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Pemba: Exact Livingstone-Lusaka midway

KNOW YOUR DISTRICT
KELVIN KACHINGWE, Pemba
IF THERE is one major good thing to have come out of Pemba since its creation as a district in June 2012, it is the water reticulation system which was done at a cost of K5 million.
“Before the creation of the district, people here had problems accessing clean water. But now, we have a water reticulation plant and the residents are getting piped water,” Pemba district commissioner Reginald Mugoba says.
Pemba, which is 65 kilometres from Choma and 45 kilometres from Monze, is the most central place if you are moving from Lusaka to Livingstone on the ‘Great South Road’.
In the 2010 census, it had a population of about 64,918 and 11,585 households. The largest number of households can be found in Hamaundu where there are about 3,264 while the least is in Pemba itself with about 513. Females account for 52 percent of the population with the males getting the other 48 percent.
The district, which shares the same name with Pemba Island, also known as The Green Island in Arabic, which is an island forming part of the Zanzibar Archipelago, lying within the Swahili Coast in the Indian Ocean, lies about 1,000–1,400 metres above sea level in the Zambezi escarpment. It is surrounded by Gwembe, Sinazongwe, Monze, Choma and Namwala districts.
Its main economic activity is agriculture, with most of the people involved in the growing of maize and rearing of cattle, goats and sheep.
A few also keep chickens while groundnuts and sunflower are also grown at a smaller scale. Those involved in dairy farming supply their milk to Parmalat.
On the education front, the district has 64 schools of which 61 are primary schools. The secondary schools are Pemba Secondary School in Pemba ward, Jembo Mission School in Hamaundu ward and Ndondi Secondary School in Nachibanga ward.
There is also Kanchomba in Hamaundu which is being upgraded into a secondary school. Ndondi was recently given some money to help it upgrade into a fully-fledged secondary school. Dormitories for girls and boys are being constructed as well as science laboratories. Kanchomba is another school undergoing an upgrade, and is set to be a day school. A 1×3 classroom block is being constructed as well as six teachers’ houses.
The other school getting some attention in the district is Namakwenga Primary School which is having a 1×3 classroom block as well as six teachers’ houses.
In terms of higher learning institutions, there is Kasiya Business and Secretarial College while in Hamaundu there is Kanchomba Farm Institute and then Jembo Bible School, which is run by the Pilgrim Wesleyan Church of Zambia.
Kasiya Business and Secretarial College, located 11 kilometres off Mampaza Road, west of Pemba, is graded as a level one college by the Technical Education, Vocational and Entrepreneurship Training Authority (TEVETA).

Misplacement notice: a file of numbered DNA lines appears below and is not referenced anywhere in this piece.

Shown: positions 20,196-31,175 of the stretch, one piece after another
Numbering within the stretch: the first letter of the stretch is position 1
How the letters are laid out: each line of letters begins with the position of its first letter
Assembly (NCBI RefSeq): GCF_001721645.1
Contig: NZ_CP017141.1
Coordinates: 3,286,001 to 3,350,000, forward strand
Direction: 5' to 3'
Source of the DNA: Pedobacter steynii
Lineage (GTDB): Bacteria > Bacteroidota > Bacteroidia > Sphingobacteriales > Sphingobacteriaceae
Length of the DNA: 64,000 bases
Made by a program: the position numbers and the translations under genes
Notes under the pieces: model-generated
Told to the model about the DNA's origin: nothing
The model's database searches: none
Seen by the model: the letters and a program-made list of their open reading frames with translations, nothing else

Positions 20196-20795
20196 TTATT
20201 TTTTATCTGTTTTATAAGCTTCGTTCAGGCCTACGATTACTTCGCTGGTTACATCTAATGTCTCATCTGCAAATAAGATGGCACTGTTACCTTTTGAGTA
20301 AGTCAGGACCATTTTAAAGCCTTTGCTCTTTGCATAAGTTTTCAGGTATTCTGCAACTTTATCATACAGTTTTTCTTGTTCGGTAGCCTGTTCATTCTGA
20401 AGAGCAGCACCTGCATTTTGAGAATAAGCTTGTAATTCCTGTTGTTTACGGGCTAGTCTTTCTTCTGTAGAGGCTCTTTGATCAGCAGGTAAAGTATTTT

In terms of health facilities, almost each of the six wards has a clinic. There is Pemba main clinic, Kasiya clinic, Kanchomba clinic, Muzoka clinic, Mooya clinic and Ndondi clinic.
However, six new health posts are being built across the six wards in the district, which only has one constituency, Pemba itself. The Ministry of Health has already contracted those to work on the health posts and are on site.
According to Mr Mugoba, the creation of Pemba as a district has worked in its favour.
“Previously, as a sub-district under Choma, we used to share resources with the parent district. But now, we’ve our own allocation. This is a plus to the people of Pemba.
“In the past, health services were not that efficient as we only had male and female nurses and no medical doctor. But now, we have a medical doctor. And also, all the departments such as water, forestry, agriculture, education, veterinary, social welfare and community development are fully fledged,” he says.
“In agriculture, people used to travel to Choma to get inputs under the Farmer Input Support Programme, but this is not the case now. In fact, in the history of Pemba, the Ministry of Agriculture this year has managed to do what others failed, and that is to deliver inputs on time. We had inputs as early as June.”
Since its transformation into a district, a number of projects are being undertaken. They include construction of bridges, roads, rehabilitation of clinics and houses while the Zambia Information and Communication Technology Authority (ZICTA) is building towers to enhance communication in the area.
Pemba, which hosts the Zambia National Broadcasting Corporation television transmitter station for Southern Province, has no radio station of its own but depends on Radio Chikuni in Monze and Sky FM in Mazabuka.
Going forward, it wants a situation where it would be self-sufficient.


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